Letter from Jun. 6, 1865

M.J. Miller to Linda Miller

  • Full Title

    Letter of M. J. [Monroe Joshua Miller], Montgomery, Ala., to Linda, Lebanon, Illinois, June 6, 1865

  • Description

    Mentions his disappointed in not being mustered out. Regarding the news of the President's amnesty proclamation and the news of General Lee's arrest. States that he is realizing the impact of Lincoln's death, since Lincoln never would have acted as President Johnson has done.

  • Transcription

    Montgomery, Ala.,
    Tuesday, June 6, 1865
    My Dear Linda:
    I don’t like to write when I am feeling so disappointed and mean, yet you will want to get news of some kind whether I am feeling good or bad. When I wrote the other day, we were expecting to start homewards Monday (yesterday) but Sunday afternoon word came to us that this mustering out business was suspended for the present in this Department. You may guess how we were “sot back” by this piece of news. I felt like cursing black and blue every man who had anything to do in bringing such an order about. From what we heard it seemed evident that Old Smith was the chief cause of it— he wanting to keep as large a command as possible. But now it is intimated that he wanted to give the officers a chance to receive as much of their pay, before leaving the service, as possible. Paymasters having arrived with orders to pay all troops not under orders to be mustered out, the mustering-out order was withheld from us. So they say. They say also, that so soon as we are paid, we’ll get the order to start. I’m afraid it’s not true. We will be paid tomorrow four months pay. This delay can only accommodate the officers, because always when troops are mustered out the men are paid off anyway in full; but the officers pay kept back (several months of it) until they settle up their accounts with the Government. If we are paid four months tomorrow, there will still be about that much due them when we leave the services. But that is “none of my funeral.” It only troubles me to be kept so long in the service on account of other money-grabbers. All they talk about is their money— how to get it all, &C. I get so sick hearing it. Yesterday we received the President’s amnesty proclamation, and the news of Gen’l Lee’s arrest, &c. We now begin to realize how much we lost in the death of Lincoln. He never would have acted as Johnson is doing. It is most unfortunate I think, though others here say that is the right course. I don’t believe it. The civilized would will denounce such a course. And I fear the war will break about anew, and continue for years. The proclamation pardons a few, and excepts the great majority of the Southern people. But I have no heart to talk about these troubles. We don’t get out of one until we are plunged into another. Nothing but a superhuman Power can save us from utter ruin. I think it’s dreadful that we should be so heavily afflicted by our own ambitious rulers. But excuse me for writing what will make you feel worse than you would without any letter at all. Still you know my failings, and probably can make some allowance for them. If you can be more hopeful than I am, I am glad of it. It does not help matters to lament so about them.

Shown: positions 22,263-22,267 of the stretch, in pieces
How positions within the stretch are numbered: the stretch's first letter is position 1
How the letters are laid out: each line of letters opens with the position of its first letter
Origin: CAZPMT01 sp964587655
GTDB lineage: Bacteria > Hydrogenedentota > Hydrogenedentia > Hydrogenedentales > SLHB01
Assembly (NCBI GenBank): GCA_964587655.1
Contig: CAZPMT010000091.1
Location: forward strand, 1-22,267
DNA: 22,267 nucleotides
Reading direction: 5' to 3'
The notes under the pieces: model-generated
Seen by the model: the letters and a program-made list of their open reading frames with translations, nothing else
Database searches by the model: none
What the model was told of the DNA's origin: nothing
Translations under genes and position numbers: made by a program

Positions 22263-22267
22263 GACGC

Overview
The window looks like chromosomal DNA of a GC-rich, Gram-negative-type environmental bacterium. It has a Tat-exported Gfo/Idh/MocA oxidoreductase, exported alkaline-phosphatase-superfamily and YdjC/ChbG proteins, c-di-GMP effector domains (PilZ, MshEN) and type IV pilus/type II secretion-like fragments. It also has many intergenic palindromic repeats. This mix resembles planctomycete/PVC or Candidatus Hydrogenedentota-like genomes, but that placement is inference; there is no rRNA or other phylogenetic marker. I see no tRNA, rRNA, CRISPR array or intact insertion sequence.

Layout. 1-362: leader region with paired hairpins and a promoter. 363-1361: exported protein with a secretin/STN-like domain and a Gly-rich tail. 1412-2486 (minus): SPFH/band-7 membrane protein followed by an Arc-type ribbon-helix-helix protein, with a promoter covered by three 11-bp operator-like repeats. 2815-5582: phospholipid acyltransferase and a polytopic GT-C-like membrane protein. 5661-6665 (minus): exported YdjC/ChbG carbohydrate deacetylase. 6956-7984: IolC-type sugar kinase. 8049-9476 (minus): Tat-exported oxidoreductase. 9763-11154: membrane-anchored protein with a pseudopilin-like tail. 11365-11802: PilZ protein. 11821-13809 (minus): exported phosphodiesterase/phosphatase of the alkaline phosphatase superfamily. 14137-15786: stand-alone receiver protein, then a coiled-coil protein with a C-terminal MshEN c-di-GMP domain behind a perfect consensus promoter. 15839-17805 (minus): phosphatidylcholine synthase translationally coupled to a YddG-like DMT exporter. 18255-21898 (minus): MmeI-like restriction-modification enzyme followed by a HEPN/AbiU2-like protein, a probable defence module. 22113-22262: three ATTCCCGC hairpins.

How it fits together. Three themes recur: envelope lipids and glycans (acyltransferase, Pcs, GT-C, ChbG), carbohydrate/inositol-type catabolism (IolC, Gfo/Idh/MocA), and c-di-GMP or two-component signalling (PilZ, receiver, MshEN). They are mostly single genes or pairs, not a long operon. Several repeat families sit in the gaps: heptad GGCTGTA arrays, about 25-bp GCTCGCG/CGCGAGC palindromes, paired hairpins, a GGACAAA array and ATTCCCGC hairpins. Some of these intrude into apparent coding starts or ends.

The Col. is detailed on a Committee to examine the officers of our Brigade— to report their characters and their wish to remain or not to remain in the service. The order appointing such a com. created considerable debate— some contending that they had no right to examine any officers but those who want to go into the Regular army. Among other warm discussions, one sprung up between the Col. and Maj. Olden. It continued until the Col. avowed himself insulted and walked off. That was yesterday morning. I don’t think they have spoken since. They were both in fault. The Col. ought to know better than to argue with such an unprincipled savage as the Major. Sic Transit egotism!
    O dear me! What hot weather we have here. And so dry and dusty. It’s awful. It’s dreadful. I do long to be up and going— homewards. I am so afraid something will turn up to compel us to stay till the 19th of September. That would be almost unbearable. I want so much to see my wife and my May. I am thinking of you almost constantly and wanting O so much to be with you daily and nightly. O may that happy day soon come to us. We will then, God willing, be so happy together. Would that I could fly to you, my sweet wife, and clasp you to my heart this very day.
    Ever your own true husband,
    M. J. Miller
    P. S. If it so turns out that we shall be kept in the army a month or two, I will send you money the first opportunity I have. Otherwise I will bring it home myself. It’s a tremendous amount anyway! It almost makes me sick when I think how much time I have thrown away.
    M. J.

    [Transcription by: Evan Laugen, Chandra Manning's class, Georgetown University].

  • Source

    Missouri History Museum

  • Rights

    This item is in the public domain.

  • Tags

  • Cite this Item

    Miller, Monroe Joshua, 1830-1866. "Letter of M. J. [Monroe Joshua Miller], Montgomery, Ala., to Linda, Lebanon, Illinois, June 6, 1865". Remembering Lincoln. Web. Accessed April 25, 2019. https://rememberinglincoln.fords.org/node/321